Bison Gear & Engineering, a designer and manufacturer of custom motors, reduced their new product development lead time from several weeks to three days by implementing lean concepts. One of their techniques is the "project blitz." They put a team of engineers together (literally -- they move their desks right next to each other), protect them from interruptions (they stretch police riot tape across the engineers' area so that no one can enter), and work exclusively on a single project until it's completed. Work flows from one engineer to another with no waiting and no distractions. They've realized, as I've written about before, that task switching is toxic to productivity.

Interestingly, Bison goes further than just protecting the team from external interruptions. The engineers also avoid self-generated distractions. Even when one of the team isn't actively working on the project at a given moment, she won't check email or surf the web while waiting for her next task. Experience has taught them that recovering from that type of distraction and getting back into the project flow slows down the blitz -- even though she's just waiting. Instead, she stays attentive to the work that the others are doing, remains more involved in the process, and is able to jump back in and contribute more quickly.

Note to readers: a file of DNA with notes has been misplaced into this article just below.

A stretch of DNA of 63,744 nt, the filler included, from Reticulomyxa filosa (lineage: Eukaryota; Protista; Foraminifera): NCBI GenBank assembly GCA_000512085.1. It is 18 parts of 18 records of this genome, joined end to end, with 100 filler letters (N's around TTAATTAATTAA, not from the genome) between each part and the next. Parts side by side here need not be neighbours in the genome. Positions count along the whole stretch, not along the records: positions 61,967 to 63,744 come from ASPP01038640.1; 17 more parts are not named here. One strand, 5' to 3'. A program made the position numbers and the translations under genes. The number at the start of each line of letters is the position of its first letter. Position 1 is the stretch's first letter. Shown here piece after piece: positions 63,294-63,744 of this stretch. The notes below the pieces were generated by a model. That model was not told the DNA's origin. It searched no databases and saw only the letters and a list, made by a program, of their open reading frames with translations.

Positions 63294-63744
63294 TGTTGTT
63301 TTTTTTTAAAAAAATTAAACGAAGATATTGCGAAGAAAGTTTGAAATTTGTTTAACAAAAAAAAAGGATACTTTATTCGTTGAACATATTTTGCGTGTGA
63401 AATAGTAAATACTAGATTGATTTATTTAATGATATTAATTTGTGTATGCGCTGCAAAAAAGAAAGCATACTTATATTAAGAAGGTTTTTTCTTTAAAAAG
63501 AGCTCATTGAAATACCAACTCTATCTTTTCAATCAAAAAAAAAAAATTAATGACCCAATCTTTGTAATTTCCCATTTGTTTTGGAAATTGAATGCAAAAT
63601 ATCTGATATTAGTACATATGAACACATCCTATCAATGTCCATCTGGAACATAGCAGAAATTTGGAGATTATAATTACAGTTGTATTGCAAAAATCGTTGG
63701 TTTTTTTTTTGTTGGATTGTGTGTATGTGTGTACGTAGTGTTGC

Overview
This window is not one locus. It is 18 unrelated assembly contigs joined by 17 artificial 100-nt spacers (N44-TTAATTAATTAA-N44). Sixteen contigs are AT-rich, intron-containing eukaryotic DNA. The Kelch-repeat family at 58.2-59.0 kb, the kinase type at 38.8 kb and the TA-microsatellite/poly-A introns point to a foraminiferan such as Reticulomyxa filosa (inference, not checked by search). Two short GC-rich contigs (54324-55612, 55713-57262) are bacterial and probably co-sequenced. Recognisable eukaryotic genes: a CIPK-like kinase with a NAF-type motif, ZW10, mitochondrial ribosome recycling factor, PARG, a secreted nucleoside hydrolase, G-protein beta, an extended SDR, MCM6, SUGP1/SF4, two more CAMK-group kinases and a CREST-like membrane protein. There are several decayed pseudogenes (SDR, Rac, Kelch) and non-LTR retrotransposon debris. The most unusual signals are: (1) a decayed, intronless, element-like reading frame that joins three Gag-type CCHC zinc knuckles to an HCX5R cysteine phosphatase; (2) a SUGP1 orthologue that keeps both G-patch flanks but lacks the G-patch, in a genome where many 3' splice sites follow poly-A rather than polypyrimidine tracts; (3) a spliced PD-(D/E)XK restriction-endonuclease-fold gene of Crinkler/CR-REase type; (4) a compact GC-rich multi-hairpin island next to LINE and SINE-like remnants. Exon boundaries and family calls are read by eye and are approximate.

I asked their VP of Engineering about this prohibition on email. He said the emotional cost of this self-imposed disconnect was surprisingly high. People have an ingrained feeling that if they're not working, they're wasting time. Sitting idly at their desks and not -- at the very least -- clearing out their inboxes, felt profoundly unproductive. Even when it was clear that the project progressed faster when they worked this way, they still had itchy fingers.

To me, this is a beautiful example on a small scale of "going slow to go fast." If you can ignore the itchy fingers and the need to be busy every second of the day, you might find that your projects move faster, too.

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